Can a computerized telescope take their place? I don't think so — not for beginners, anyway, and especially not on mounts that are less than top-quality mechanically. As Terence Dickinson and Alan Dyer say in their Backyard Astronomer's Guide, "A full appreciation of the universe cannot come without developing the skills to find things in the sky and understanding how the sky works. This knowledge comes only by spending time under the stars with star maps in hand."

    This Week's Planet Roundup

    Jupiter on June 8, 2011

    Jupiter is coming into better view now low in the dawn, but it's still very far from its best. Christopher Go obtained this fine stacked-video image anyway on June 8th. Jupiter's dark South Equatorial Belt (above center) has fully returned and is very wide. The narrower North Equatorial Belt remains darker red-brown, with even darker barges. At the time of the photo the Great Red Spot had just barely passed the planet's central meridian (where the System II longitude was 163°). The SEB practically encompasses the Red Spot, and the Red Spot Hollow around the spot has changed from white to dark. South is up.

    Christopher Go

    Mercury is lost in the glow of sunrise.

    Venus (magnitude –3.8) shines very low as dawn grows bright. Look for it low above the east-northeast horizon 20 or 30 minutes before sunrise.

    Mars (vastly fainter at magnitude +1.3) is moving increasingly away to Venus's upper right. Try for it with binoculars.

    Jupiter (magnitude –2.1, at the Aries-Pisces border) rises around the first light of dawn is and well up in good view in the east before dawn becomes too bright. Venus is far to its lower left.

    Saturn (magnitude +0.7, in Virgo) is in excellent evening view high in the south. And just ¼° to its upper right is fainter Porrima (Gamma Virginis), turning Saturn into a naked-eye "double star"! This week Saturn is the closest it will get to Porrima. Shining 15° to their left or lower left is Spica.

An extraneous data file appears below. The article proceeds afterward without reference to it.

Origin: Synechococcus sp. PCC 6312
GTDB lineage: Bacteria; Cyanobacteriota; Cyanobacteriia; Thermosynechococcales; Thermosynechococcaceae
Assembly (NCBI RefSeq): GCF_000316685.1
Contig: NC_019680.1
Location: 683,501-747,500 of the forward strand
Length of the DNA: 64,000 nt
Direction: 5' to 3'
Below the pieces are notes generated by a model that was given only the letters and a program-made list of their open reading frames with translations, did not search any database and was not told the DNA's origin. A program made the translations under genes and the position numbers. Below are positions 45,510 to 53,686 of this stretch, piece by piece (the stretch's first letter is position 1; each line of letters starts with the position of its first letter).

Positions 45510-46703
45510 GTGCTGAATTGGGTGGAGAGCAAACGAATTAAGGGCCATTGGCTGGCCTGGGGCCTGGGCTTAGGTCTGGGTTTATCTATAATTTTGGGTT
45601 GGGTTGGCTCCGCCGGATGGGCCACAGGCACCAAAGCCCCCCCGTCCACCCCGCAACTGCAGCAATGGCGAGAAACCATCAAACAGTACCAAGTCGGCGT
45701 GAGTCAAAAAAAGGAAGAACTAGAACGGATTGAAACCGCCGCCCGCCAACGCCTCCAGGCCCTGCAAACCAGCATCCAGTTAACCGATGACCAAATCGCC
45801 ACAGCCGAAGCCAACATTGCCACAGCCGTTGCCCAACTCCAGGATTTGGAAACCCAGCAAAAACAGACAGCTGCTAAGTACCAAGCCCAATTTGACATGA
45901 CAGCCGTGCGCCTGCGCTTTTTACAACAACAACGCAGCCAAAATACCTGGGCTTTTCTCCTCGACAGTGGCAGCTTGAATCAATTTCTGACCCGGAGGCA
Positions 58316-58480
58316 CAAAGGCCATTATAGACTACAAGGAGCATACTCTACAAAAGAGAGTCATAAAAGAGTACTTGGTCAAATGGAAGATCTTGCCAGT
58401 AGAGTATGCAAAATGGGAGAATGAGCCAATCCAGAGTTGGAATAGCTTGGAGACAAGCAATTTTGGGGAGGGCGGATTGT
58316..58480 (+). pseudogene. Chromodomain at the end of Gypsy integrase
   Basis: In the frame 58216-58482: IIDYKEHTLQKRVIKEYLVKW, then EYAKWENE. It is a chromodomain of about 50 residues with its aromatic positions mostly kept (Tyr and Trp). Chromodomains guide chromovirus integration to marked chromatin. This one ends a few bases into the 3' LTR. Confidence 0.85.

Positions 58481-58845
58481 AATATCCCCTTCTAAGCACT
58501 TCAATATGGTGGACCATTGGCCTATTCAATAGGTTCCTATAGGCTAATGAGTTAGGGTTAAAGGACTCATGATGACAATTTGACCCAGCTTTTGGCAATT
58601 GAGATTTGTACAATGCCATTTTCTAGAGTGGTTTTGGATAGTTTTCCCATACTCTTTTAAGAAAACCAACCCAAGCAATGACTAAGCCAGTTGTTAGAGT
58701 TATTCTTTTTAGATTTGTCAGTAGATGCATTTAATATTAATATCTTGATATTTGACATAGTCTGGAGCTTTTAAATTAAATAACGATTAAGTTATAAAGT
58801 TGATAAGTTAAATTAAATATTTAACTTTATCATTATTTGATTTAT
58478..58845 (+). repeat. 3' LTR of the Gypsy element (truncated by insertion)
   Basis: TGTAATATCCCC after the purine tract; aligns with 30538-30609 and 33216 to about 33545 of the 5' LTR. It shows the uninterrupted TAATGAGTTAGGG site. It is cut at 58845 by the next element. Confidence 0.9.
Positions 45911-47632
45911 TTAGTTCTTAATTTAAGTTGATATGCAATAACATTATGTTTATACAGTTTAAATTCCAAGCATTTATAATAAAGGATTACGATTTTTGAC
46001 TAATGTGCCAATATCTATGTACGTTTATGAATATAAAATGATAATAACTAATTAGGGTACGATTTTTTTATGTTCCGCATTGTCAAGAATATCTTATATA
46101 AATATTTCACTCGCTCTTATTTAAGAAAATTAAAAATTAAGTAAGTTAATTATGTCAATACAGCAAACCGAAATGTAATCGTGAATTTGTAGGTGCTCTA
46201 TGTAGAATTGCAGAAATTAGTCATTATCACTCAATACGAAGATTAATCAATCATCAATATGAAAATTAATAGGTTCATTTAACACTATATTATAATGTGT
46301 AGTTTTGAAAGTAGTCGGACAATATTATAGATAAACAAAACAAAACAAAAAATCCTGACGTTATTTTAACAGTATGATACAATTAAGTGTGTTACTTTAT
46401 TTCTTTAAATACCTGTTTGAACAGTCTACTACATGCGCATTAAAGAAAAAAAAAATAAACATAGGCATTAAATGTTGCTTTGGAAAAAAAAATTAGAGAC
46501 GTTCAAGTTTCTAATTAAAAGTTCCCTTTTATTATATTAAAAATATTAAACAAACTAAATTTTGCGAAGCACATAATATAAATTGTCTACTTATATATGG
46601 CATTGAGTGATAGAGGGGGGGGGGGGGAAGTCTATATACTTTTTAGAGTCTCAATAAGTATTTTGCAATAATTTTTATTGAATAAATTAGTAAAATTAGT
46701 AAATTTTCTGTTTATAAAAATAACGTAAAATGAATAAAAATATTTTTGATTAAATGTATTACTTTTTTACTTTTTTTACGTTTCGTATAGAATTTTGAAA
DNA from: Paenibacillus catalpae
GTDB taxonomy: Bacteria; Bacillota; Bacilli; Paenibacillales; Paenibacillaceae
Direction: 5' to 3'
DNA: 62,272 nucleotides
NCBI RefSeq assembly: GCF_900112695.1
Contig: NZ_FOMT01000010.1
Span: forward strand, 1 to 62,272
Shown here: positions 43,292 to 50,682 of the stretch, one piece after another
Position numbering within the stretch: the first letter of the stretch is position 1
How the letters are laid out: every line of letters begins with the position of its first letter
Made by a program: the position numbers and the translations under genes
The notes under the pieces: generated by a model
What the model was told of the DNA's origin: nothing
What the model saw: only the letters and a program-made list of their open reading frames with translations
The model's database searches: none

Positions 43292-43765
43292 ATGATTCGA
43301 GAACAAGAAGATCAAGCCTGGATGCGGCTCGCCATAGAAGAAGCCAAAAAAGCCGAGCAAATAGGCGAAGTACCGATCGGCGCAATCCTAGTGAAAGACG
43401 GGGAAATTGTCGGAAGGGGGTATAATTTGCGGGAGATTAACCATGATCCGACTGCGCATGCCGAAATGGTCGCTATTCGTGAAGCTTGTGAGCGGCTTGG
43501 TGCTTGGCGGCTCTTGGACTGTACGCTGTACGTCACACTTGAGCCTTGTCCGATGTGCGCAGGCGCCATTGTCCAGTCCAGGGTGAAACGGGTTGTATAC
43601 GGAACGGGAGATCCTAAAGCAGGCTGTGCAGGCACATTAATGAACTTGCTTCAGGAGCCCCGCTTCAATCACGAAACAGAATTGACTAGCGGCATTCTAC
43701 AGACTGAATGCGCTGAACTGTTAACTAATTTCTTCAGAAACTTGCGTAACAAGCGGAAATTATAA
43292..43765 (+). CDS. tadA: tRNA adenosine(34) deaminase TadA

Saturn on May 30, 2011

    Saturn's white activity continues in the planet's northern hemisphere, as seen in this image taken by Christopher Go on May 30th. South is up. This image was created from stacked, selected video frames (taken with an 11-inch scope); don't expect to see this much detail visually!

    Christopher Go

    In a telescope Saturn's rings are 7.3° from edge on, their minimum tilt for more than a decade to come. The rings are casting a relatively wide, prominent black shadow southward onto the globe, and the globe's shadow on the rings is visible just off the globe's celestial east (following) side. The six-months-old white outbreak in the southern hemisphere is still active, as shown here; read more about this huge storm as studied from the Cassini Saturn orbiter and the Very Large Telescope in Chile.

    See how many of Saturn's satellites you can identify in your scope using our Saturn's Moons tracker.

    And don't skip over Porrima — it's a fine, close telescopic binary with equal components and a current separation of 1.7 arcseconds. Use high power and hope for good seeing. See the article in the April Sky & Telescope, page 56.

    Uranus (magnitude 5.9, in western Pisces) is low in the east before the first light of dawn.

    Neptune (magnitude 7.9, in Aquarius) is in the southeast before dawn.

    Pluto (magnitude 14 in Sagittarius) is highest in the south before dawn. A big finder chart for it is in the July Sky & Telescope, page 64.

    All descriptions that relate to your horizon — including the words up, down, right, and left — are written for the world's mid-northern latitudes. Descriptions that also depend on longitude (mainly Moon positions) are for North America. Eastern Daylight Time (EDT) equals Universal Time (also known as UT, UTC, or GMT) minus 4 hours.

    To be sure to get the current Sky at a Glance, bookmark this URL: